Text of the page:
The line between the Google experience on desktop and mobile is beginning to blur as the company may introduce a Discovery Feed to its search engine for web browsers.
This nugget of information comes from tech news site MSPowerUser, which recently discovered the update. The feed is similar to what you see on Bing and the Google smartphone app although it does add a bit more. In addition to displaying headlines from articles, you get the local weather forecast, stock market information for three corporations, and sports scores on the right side. A Google representative told TheVerge this is nothing more than an experiment “currently being run in India”. No word if the redesign will make its way to other countries.
This wouldn’t be the first time the tech giant has messed around with the clean front page of its search engine. 9To5Google has an interesting timeline showcasing various tweaks that have been made to the front page. At one point, there was even a section dedicated to displaying news stories on the COVID-19 pandemic. The biggest difference with the older styles is they consisted of a few widgets at the bottom of the screen.
The current test has content taking up large portions of the screen, pushing the search bar to the top of the window. The layout becomes way more cluttered.
This wouldn’t be so bad if there was a way to disable the feature, or at the very least, tweak it. Unfortunately, this might not happen. Android Police in their report points out Google’s Discovery Feed on smartphones cannot be disabled or even customized. It’s totally at the mercy of website owners who want their content to reach the right audience. The feed will show articles related to a person’s interests, but that’s as far as it goes regarding customization.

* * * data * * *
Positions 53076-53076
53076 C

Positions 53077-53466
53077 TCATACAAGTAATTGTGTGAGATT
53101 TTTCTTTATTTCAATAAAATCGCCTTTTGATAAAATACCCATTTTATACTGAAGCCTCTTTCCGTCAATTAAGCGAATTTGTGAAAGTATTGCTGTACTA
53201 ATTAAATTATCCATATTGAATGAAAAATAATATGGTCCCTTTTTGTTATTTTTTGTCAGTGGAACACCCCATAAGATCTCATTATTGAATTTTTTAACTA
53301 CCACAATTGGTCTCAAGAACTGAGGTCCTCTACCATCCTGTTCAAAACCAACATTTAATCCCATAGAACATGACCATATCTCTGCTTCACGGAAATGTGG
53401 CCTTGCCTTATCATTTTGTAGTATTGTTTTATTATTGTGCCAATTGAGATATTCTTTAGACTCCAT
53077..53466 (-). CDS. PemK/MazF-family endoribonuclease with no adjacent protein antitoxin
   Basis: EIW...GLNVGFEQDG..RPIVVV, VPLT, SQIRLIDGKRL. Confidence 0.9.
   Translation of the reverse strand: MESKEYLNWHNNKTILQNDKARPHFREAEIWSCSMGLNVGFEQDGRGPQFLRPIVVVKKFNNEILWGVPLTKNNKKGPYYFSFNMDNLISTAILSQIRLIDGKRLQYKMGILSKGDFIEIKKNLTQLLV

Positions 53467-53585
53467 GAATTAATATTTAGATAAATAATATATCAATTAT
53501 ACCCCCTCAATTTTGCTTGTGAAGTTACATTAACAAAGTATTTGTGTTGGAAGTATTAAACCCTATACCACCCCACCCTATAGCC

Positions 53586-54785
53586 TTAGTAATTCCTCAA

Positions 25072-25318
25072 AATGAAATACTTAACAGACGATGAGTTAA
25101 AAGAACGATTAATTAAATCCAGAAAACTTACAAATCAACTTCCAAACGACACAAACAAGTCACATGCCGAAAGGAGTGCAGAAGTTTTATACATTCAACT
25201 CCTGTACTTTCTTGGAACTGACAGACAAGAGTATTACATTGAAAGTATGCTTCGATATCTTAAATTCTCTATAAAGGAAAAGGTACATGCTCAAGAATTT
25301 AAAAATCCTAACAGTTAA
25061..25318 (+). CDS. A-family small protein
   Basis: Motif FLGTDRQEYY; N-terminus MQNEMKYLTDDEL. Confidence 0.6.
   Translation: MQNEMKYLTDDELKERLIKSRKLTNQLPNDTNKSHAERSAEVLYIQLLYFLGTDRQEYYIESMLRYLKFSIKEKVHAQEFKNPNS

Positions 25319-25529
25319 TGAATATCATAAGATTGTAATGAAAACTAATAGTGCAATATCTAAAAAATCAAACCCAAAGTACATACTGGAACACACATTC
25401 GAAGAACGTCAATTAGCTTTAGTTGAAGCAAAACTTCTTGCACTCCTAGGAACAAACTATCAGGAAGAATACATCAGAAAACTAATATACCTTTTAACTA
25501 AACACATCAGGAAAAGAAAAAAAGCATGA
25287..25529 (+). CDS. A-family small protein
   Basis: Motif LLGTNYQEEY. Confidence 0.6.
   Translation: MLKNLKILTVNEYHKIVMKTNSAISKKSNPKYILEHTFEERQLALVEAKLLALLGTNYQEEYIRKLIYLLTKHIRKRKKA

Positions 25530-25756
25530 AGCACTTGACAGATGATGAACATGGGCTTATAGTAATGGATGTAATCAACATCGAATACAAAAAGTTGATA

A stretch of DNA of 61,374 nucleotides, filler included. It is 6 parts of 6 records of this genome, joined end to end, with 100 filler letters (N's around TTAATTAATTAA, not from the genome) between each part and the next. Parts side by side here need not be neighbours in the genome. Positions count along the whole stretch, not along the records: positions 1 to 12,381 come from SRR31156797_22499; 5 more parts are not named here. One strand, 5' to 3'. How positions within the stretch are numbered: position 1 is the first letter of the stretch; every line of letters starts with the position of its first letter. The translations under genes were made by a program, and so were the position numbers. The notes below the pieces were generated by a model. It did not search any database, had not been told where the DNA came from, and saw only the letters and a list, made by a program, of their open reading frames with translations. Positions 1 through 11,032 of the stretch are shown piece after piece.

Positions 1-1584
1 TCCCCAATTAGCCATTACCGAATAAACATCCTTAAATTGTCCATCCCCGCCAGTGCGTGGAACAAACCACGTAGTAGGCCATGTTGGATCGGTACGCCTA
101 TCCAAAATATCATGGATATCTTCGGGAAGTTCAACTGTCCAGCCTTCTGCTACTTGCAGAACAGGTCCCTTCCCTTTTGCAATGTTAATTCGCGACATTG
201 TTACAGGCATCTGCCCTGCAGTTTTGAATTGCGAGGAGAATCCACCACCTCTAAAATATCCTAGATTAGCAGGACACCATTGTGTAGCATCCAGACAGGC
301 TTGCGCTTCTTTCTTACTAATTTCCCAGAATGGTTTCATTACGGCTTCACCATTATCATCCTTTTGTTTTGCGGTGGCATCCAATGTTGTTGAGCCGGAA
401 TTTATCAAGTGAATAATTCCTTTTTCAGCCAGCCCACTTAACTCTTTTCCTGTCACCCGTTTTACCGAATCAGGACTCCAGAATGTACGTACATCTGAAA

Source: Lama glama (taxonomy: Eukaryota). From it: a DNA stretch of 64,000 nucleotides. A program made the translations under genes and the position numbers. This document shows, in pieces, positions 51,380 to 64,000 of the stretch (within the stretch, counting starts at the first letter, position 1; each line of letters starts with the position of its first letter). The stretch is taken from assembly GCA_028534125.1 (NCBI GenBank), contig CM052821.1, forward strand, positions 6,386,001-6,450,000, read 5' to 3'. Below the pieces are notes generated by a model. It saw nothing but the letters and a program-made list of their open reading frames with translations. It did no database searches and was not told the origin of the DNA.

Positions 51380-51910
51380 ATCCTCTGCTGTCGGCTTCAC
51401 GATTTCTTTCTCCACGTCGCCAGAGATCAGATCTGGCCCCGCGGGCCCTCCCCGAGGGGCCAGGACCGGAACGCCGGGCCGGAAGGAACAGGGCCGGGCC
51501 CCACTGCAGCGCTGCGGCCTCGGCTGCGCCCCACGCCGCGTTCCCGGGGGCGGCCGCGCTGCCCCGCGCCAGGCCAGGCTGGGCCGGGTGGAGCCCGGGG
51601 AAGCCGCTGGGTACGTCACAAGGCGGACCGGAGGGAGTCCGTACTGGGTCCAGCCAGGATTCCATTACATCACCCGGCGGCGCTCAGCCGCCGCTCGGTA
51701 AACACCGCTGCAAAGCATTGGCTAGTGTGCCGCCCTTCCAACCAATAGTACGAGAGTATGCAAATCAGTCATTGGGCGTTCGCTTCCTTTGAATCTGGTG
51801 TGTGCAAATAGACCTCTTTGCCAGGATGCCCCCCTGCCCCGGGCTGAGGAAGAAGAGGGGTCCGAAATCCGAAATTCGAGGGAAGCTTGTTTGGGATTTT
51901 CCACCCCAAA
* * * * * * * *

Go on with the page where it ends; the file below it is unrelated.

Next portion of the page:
If you can't beat them…
Of course, there’s no guarantee the experiment will become official, although it is an interesting insight into what Google is thinking of introducing to its search engine. On October 12, the company began testing an “image generation tool on the AI-powered Search Generative Experience (SGE).” Again, similar to Bing, it gives the search engine the ability to create images according to a text prompt.
It is a little funny to see Google chase after Bing like this. For years, it’s always felt like Bing was always playing second fiddle, but now with the advent of AI, the tables have seemingly turned. What else will Google adopt from Microsoft if it’s willing to go further? Maybe we’ll see a Chrome version of Microsoft Copilot someday soon, though it will still be called Google Assistant.
While we’re on the topic of AI, be sure to check out TechRadar’s list of the best AI art generators in 2023.